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Spending Triggers

Hello Everyone!

COVID and quarantining at home has definitely brought some challenges.   Specifically, I am hearing from clients about the dreaded COVID – 15!!! 

Oh no, what’s that – a new virus?  Not exactly – it’s the

*15 pounds gained during quarantine!, OR the

* 15 hours a day binging TV shows, OR the

* 15 times a parent loses their minds while helping “Johnny” with “common core” math, OR the 

* 15 daily/weekly (online) shopping trips –  OH, the lure of a few clicks and direct delivery!

 

What are we supposed to do?

Well, habits – both good and bad (unfortunately) – are created largely because we are “triggered”. 

What is a trigger? A trigger is a thought, feeling or reaction (happy, sad, lonely, guilty, upset, anxious) that prompts a behavior.

Let me bring this around to money.   Specifically, a spending trigger is the thought, feeling or reaction that prompts spending money!   For example:

  • I need it – I feel / look good in this item so I need it
  • I can afford it – I just got a raise so now I can afford this – both one time & reoccurring purchases
  • It makes me feel better – I had a tough day, so I bought this item to make me feel better
  • It’s on SALE – I got an email from my favorite shopping site, it was on SALE
  • I deserve it – I bought this new car because I just got a promotion / graduation and I deserve it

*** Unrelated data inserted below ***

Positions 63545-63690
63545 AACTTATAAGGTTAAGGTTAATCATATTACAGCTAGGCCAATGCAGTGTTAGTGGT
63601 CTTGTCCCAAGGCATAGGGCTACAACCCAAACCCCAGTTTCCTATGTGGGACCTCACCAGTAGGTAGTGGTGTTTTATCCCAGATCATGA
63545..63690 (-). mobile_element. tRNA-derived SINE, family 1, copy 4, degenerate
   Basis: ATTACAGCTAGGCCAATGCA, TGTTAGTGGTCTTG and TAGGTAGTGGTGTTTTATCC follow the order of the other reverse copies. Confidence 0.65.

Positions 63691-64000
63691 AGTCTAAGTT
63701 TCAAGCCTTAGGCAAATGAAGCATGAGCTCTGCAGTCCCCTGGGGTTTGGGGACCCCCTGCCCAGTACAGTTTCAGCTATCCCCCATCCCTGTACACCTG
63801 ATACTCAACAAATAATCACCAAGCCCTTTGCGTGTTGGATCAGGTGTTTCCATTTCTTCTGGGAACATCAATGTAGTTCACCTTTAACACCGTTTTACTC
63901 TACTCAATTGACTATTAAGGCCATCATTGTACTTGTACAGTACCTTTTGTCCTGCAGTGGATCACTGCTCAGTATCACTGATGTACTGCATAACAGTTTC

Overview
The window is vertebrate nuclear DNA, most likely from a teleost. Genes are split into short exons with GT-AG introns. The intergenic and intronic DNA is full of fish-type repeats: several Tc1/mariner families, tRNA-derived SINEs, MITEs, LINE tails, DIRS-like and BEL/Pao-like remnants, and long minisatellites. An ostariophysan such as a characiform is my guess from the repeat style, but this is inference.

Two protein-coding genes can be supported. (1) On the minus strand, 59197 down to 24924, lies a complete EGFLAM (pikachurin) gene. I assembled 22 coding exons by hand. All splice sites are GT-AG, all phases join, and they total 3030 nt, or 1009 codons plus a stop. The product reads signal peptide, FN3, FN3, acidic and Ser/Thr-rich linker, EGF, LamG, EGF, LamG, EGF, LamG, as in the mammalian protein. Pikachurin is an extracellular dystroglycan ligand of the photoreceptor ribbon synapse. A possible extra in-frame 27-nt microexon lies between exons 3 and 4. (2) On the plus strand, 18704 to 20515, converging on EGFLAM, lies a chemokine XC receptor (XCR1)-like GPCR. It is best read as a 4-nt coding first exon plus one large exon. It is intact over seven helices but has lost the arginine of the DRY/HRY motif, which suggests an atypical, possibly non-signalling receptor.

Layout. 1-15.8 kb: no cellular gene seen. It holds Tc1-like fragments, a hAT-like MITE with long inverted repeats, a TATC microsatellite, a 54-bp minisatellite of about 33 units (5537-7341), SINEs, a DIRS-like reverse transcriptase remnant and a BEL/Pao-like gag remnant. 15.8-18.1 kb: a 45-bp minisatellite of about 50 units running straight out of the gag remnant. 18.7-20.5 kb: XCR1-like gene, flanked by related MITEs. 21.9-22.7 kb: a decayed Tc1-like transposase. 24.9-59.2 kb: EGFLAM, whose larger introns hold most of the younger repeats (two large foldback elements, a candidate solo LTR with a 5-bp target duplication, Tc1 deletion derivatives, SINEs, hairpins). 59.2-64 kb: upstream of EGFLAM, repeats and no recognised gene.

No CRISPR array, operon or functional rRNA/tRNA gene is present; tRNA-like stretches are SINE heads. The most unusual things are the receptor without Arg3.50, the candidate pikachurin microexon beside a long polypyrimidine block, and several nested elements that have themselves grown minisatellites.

Triggers are usually non-planned, non-focused and reoccurring which makes our behavior repeatable!  Now, I don’t want to get too deep in the weeds here so if you need help in this area, call me and let’s talk.  But in the meantime, here are some simple ways to address your spending triggers.

 

Addressing Spending Triggers

  • Reduce your access to spending – if emails announcing sales are a trigger – delete one email a day/week/month
  • Stop and consider why you want the item – do you need it?
  • Give yourself a 24 hour calming period before hitting “buy”
  • Identify the underlying reasons for spending – are you buying to feel better / release stress?

 

Remember

  • Spending will never heal your feelings
  • Shopping in distress affects your budget, which affects your mood, which can cause more spending – it’s a cycle!
  • If you want to save money consider a savings account – instead of a store receipt
  • There are good habits that you can create to replace the shopping “high”

 

If you want help with financial spending triggers or anything else with your finances, please give me a call.  I’m happy to help!

Michelle

Great Basin Financial Services

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